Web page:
Moonwalk 1969
This nameplate was used in 1969
Dozier Rescued in Raid 1982
This nameplate was used in 1982

This website was created and maintained from May 2020 to May 2021 to commemorate the 75th anniversary of Stars and Stripes operations in the Pacific.
It will no longer be updated, but we encourage you to explore the site and view content we felt best illustrated Stars and Stripes' continued support of the Pacific theater since 1945.

From the Archives

DC ceremony marks Battle of Okinawa's 70th anniversary

DC ceremony marks Battle of Okinawa's 70th anniversary

Josiah Bunting III, chairman of the Friends of the National WWII Memorial, honors veterans who fought in the Battle of Okinawa on April 1, 2015.

Josiah Bunting III, chairman of the Friends of the National WWII Memorial, honors veterans who fought in the Battle of Okinawa on April 1, 2015. The veterans laid a wreath at the memorial to commemorate the 70th anniversary of the battle.


WASHINGTON — A handful of World War II veterans were the center of attention Wednesday at a ceremony marking the 70th anniversary of the long, fierce Battle of Okinawa.

At the National World War II Memorial in the nation’s capital, a wreath was presented to honor the 183,000 allied servicemembers who fought in the 82-day struggle on Okinawa that began April 1, 1945.

“It was the bloodiest land battle of the Pacific,” noted Jim Riffe, 93, who served with the Army National Guard’s 27th Infantry Division. Then-1st Lt. Riffe came ashore on April 3 as a platoon leader, but that job didn’t last long, he said.

Officer casualties were so high, Riffe said, he soon found himself serving as a company commander, then as a battalion intelligence officer, and then promoted to the rank of captain as he became his battalion’s plans and operations officer.

“In my company, there were seven officers,” Riffe recalled. “In four weeks, there was two of us left.”

Of the 38 men initially under his charge when his platoon came ashore, Riffe said there were just eight left after a month of fierce fighting. The company’s platoons were so depleted, it took men from three platoons to make one, he said.

To this day, Riffe said he doesn’t know why he survived when others, some standing shoulder-to-shoulder with him, didn’t.

“When you have somebody that close to you who gets killed and you can hear the bullets going by your head, you say, ‘Why not me?’” he said. “I remember most the people that I served with who got killed or got wounded and I never saw them again.”

The numbers of dead and wounded in the battle for Okinawa are staggering:

More than 12,500 U.S. servicemembers were killed in combat; another 38,000 were wounded.

More than 70,000 Japanese troops were killed or committed suicide.

Another 100,000 to 150,000 civilians on the island lost their lives during the fighting.

“I had a lot of sympathy for the Marines and the Army guys that really had a rough life as well as being exposed to the ultimate,” said Carroll George, 95.

A Coast Guard ensign at the time, George served aboard the USCG cutter Taney — the command ship for Rear Adm. Calvin Cobb, who had operational control of allied naval forces on the west side of Okinawa.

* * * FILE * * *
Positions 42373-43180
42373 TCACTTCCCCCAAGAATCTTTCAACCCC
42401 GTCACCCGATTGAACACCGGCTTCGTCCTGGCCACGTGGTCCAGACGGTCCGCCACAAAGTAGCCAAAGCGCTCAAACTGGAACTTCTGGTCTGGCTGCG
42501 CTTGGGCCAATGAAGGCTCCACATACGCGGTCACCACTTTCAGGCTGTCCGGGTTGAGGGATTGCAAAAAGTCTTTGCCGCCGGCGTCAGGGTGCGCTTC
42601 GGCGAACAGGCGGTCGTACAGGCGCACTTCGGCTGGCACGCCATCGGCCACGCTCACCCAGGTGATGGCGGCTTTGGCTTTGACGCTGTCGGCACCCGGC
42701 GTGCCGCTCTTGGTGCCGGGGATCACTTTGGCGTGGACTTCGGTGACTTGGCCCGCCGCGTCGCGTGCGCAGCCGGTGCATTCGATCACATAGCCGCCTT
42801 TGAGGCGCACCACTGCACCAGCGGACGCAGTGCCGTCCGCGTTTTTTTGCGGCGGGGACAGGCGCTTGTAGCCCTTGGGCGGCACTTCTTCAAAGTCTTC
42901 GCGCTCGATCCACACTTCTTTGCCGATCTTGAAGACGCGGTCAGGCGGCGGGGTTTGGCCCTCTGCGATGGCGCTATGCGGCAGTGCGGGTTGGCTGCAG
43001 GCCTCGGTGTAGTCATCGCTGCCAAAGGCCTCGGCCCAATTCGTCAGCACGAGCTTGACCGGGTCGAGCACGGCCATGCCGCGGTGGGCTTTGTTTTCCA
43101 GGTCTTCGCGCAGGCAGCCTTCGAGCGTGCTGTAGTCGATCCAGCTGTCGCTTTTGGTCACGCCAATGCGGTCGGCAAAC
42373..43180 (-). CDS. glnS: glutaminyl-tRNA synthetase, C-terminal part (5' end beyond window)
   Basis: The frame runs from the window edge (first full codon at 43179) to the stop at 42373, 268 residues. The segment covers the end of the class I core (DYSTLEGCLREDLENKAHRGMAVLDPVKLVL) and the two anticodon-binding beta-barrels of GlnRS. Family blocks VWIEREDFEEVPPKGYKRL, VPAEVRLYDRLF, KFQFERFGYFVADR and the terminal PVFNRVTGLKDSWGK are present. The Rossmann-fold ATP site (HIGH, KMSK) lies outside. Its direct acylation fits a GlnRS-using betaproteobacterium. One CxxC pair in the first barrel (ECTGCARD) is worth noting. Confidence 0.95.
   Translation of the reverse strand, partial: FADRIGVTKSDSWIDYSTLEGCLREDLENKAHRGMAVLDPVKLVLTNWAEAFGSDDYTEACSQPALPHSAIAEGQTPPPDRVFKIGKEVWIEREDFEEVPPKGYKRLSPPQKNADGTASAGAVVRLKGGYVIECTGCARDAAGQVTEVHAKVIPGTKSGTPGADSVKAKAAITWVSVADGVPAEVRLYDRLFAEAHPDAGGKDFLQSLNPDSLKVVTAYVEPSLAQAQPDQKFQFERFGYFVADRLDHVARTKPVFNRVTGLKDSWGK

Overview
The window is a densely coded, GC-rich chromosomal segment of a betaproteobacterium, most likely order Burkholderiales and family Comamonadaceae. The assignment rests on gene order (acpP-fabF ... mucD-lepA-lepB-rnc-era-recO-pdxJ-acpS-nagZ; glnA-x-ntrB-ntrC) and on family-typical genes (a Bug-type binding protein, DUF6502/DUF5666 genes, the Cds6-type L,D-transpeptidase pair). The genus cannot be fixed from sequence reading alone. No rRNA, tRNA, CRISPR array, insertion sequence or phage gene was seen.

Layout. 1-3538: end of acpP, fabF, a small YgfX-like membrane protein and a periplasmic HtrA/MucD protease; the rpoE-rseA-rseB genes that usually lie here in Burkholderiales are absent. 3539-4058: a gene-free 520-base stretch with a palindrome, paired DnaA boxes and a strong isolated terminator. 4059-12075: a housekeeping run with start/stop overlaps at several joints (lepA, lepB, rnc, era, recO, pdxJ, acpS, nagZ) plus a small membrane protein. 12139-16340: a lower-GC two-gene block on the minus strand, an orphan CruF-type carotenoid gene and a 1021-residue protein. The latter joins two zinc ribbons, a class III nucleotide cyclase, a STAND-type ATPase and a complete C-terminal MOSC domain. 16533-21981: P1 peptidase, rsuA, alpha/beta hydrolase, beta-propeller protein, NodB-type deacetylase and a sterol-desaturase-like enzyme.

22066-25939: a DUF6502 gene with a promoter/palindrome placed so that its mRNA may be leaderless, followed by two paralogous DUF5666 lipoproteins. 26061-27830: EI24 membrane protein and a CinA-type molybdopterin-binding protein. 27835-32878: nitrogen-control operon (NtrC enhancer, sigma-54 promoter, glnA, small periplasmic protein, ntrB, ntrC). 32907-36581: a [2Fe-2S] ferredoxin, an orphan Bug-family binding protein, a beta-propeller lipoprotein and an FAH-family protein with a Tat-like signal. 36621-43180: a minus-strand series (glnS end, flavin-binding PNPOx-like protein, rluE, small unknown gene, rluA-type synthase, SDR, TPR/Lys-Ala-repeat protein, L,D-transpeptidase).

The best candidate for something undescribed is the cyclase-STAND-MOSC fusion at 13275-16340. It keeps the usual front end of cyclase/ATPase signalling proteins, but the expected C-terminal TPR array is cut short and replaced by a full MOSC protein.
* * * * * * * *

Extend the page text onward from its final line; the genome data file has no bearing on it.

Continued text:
“We were absolutely the most protected ship there was. It was not a large target, only a 327-foot cutter,” said George, who marveled at being “right in the middle of the Battle of Okinawa, completely and totally protected.”

An engineering officer, George said he spent most of his time below decks, but he was above deck to witness a Kamikaze pilot hit another ship close by. “The flames went up over two or three times the height of the ship itself,” George recalled.

On another occasion, however, George saw his crew shoot down a friendly aircraft. “Unfortunately, we shot down an American plane … Evidently his identification [beacon] was not in operation,” he explained.

At Wednesday’s ceremony, mention was made of the rapidly dwindling numbers of WWII veterans, and a plea was made not to let their legacy be forgotten.

“We are slowly, in the fullness of time, losing touch with these heroes,” said Josiah Bunting III, chairman of the Friends of the National World War II Memorial. “These are men who, in their lives, embody what it means to be an American at our best. Among other things, they tend to be modest ... they served their country honorably, with great distinction, with bravery.”

After giving a round of applause to the veterans in attendance, Bunting turned to the crowd and urged the spectators to do their part to ensure that their local schools teach World War II history accurately, not passing over the heroic deeds performed by the “greatest generation.”

Navy veteran John Cassidy, 99, agreed, noting that the American public doesn’t “have enough” ceremonies like Wednesday’s to highlight the achievements of those who fought in the war.

“It’s terrible to say, but too many people forget about everything,” said Cassidy, who served on a destroyer, the USS Brown, and a battleship, the USS Iowa, during the Battle of Okinawa.

“You go to the high schools, and they’re not teaching anything about World War II. As a matter of fact, in one situation, they said that because we dropped the atom bomb on Japan, that we were the aggressors — you know, after they knocked the crap out of us.”